The most valuable asset to a company is its customers. More often than not, when PMs help build products, the customer persona plays an important role throughout the process, from ideation to iteration. How can product leaders gain valuable feedback from customers? Noom Product Lead Britt Myers shares how he uses various strategies to interview customers to help improve the product lifecycle.
Noom is a weight loss product that leverages the psychology of weight loss and users’ relationships with food. Noom Mood is a new product not focused on weight loss but rather on mental wellness and helping people improve their ability to cope and respond to stress and anxiety. Since Noom is so personalized, user feedback is very important – and that is what Britt Myers is focused on in this talk.
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On finding your user
If you want to get good user feedback, you’ve got to find your users. That seems pretty obvious. But how to find those users? And how to get in touch with them? Common PM strategies include looking across the user journey, from new users to those who have canceled. Another tactic is targeting based on some type of user action, such as the purchase of a particular upsell.
But the user feedback targeting Britt finds most fruitful is based on survey responses. In particular, he uses the “how disappointed?” survey developed by Superhuman CEO Rahul Vohra.
“One of the first things I did was try to figure out, who are the users today? And what are their needs? And what are they getting out of the product today? How are their needs being met today? Or not?
“So I started by sending an open ended survey to existing subscribers. I tagged and analyzed the results, identified users to interview based on these results, and then conducted a whole series of open ended interviews. And then that informed the product strategy and roadmap in the prioritization.
“The survey I use is the ‘how disappointed?’ survey. It’s a great integrated approach. So it asks these four questions: How disappointed would you be if you can no longer use Noom Mood. So you either choose Very Disappointed, Somewhat Disappointed, or Not Disappointed At All. And then the next few questions are totally open ended, like, what types of people most benefit from Noom Mood? What is the main benefit you receive? And then how can we improve it?
“And it’s fairly straightforward. I love the strategy. There’s so many things you could do to improve your product, but you’ve got to focus. And these responses help you focus. You want to understand what your biggest fans – the Very Disappointed people – like most about the product, and then understand how to address improvements to win over ambivalent users, which are the Somewhat Disappointed users.
“And the way you do this is by looking at each segment, what they like most and what they want to see improved. And this can help to give you a very actionable focus list of where to direct your efforts. It’s a lot more focused than looking at people that don’t like your product, but would like it if X or Y, because you’re so far from winning them over to begin with.”
On principles for conducting user interviews
Many words have been written on how to conduct interviews. The fact is, interviewing is just one of those skills that most people need a lot of practice in order to get better. In his work researching user feedback with Noom Mood, Britt has conducted dozens of interviews. He offers the following specific advice: show lots of empathy, use a script, and ask open ended questions.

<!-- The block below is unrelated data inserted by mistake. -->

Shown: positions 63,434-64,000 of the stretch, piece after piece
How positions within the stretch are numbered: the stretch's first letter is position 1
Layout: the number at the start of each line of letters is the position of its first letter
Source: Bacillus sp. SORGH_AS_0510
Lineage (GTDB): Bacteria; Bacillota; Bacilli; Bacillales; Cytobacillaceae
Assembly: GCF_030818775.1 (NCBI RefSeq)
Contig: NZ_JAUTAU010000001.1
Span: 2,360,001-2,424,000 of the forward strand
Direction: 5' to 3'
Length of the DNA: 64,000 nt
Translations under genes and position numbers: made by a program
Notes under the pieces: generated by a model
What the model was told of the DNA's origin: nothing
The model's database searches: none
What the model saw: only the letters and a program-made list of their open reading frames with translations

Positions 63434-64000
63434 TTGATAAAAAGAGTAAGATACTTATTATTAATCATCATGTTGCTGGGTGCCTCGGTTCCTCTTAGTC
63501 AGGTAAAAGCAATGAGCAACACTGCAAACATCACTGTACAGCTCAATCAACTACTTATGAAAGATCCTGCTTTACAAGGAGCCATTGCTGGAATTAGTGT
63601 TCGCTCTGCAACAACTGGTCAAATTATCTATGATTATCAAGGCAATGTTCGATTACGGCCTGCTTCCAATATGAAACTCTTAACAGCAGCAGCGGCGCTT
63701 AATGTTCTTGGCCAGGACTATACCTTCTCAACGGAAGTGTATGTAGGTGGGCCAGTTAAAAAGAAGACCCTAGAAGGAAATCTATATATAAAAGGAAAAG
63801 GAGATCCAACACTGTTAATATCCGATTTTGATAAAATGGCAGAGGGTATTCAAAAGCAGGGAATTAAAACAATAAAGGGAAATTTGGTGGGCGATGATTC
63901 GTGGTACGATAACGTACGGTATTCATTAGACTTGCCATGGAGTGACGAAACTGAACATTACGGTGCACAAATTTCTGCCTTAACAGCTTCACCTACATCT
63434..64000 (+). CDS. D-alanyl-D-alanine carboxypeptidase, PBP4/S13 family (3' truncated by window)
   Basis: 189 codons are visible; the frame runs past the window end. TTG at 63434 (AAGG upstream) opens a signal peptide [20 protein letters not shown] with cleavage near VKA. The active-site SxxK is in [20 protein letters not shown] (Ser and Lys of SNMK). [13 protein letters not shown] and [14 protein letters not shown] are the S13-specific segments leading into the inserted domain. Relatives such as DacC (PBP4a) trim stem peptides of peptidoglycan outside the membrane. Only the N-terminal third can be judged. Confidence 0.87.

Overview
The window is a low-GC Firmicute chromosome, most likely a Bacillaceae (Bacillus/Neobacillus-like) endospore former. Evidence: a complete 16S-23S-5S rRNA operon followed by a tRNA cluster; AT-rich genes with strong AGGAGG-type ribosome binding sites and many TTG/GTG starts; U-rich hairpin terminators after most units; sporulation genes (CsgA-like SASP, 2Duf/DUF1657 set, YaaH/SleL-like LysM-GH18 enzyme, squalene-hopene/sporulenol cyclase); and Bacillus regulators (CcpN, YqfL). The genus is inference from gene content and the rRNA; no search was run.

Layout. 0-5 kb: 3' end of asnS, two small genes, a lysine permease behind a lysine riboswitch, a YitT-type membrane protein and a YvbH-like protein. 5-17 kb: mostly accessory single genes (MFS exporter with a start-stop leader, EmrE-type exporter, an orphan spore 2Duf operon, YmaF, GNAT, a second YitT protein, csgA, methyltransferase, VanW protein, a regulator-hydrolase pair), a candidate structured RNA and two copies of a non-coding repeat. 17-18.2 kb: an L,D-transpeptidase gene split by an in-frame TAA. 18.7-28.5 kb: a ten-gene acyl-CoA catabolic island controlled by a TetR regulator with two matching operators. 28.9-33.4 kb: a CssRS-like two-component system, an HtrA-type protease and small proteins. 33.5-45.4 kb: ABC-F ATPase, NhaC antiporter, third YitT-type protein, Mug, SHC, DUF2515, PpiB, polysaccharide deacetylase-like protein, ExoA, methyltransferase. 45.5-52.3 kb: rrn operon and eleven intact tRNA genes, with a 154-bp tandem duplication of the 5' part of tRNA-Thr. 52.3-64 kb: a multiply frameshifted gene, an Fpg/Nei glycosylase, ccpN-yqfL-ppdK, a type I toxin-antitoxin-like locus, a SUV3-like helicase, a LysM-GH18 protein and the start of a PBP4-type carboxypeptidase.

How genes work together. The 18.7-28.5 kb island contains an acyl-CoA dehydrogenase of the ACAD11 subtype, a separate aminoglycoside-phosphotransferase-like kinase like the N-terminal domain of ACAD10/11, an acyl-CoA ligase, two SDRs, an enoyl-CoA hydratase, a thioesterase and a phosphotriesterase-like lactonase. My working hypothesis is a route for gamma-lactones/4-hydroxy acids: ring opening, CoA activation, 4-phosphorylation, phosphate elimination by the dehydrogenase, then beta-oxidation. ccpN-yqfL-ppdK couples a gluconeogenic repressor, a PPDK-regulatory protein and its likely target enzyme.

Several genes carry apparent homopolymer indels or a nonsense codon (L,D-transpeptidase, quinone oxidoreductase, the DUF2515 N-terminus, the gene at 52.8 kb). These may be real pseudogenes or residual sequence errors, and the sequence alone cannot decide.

“Make some kind of personal connection. This should not be cheesy or too specific. But I try to infuse it through the whole conversation, in my tone of voice and my responses to reflect that I have a lot of empathy. These are people that are using this product because they have a lot of stress and anxiety in their lives. And I respect that, and the challenges that they have.
“You have to have some kind of script going in. And it should evolve over time: the first script will not be as good as your last script. You’ll learn the kind of phrasing of the questions that work best, but you want to be very open ended and not lead at all, not offer any kind of solutions in the way that you ask questions.
“That is really critical. Do not ask yes or no questions, or even just questions like, ‘Do you like this feature or not?’ I try to give them a lot of latitude to say how they feel and really try to double click on areas where I feel like I’m getting to the heart of their needs.
“And it takes time. You have to be patient within an interview. It may be pretty rote until minute 24. It just takes time for people to open up to you, and that’s why I try to infuse ongoing empathy through the entire conversation.”
On being a chameleon
After getting this user feedback, the PM then needs to integrate the qualitative data and use it to inform the quantitative side. Britt says this synthesis is important, but so is absorbing the needs of the users he has spoken with. In that way, he says his role is to be like a chameleon.
“Whatever the particular project is, you’ve got to synthesize all these findings. You can’t take any one user’s reflection as truth, even though you can go so deep with any one user. And then from there, make it actionable in some way, whether that be iterating on a particular experiment, or updating the prioritization.
“But I also absorb their needs. I really try to be a chameleon to my user base, to whatever degree that I can. Absorb what their feelings and needs are, and infuse that throughout the design process, and throughout the prioritization process. Product is just a very nuanced field, and to whatever degree I can sort of, through osmosis, absorb and then use that to better the product, and see it through their eyes, on a more regular basis, I try to do.”
About the speaker
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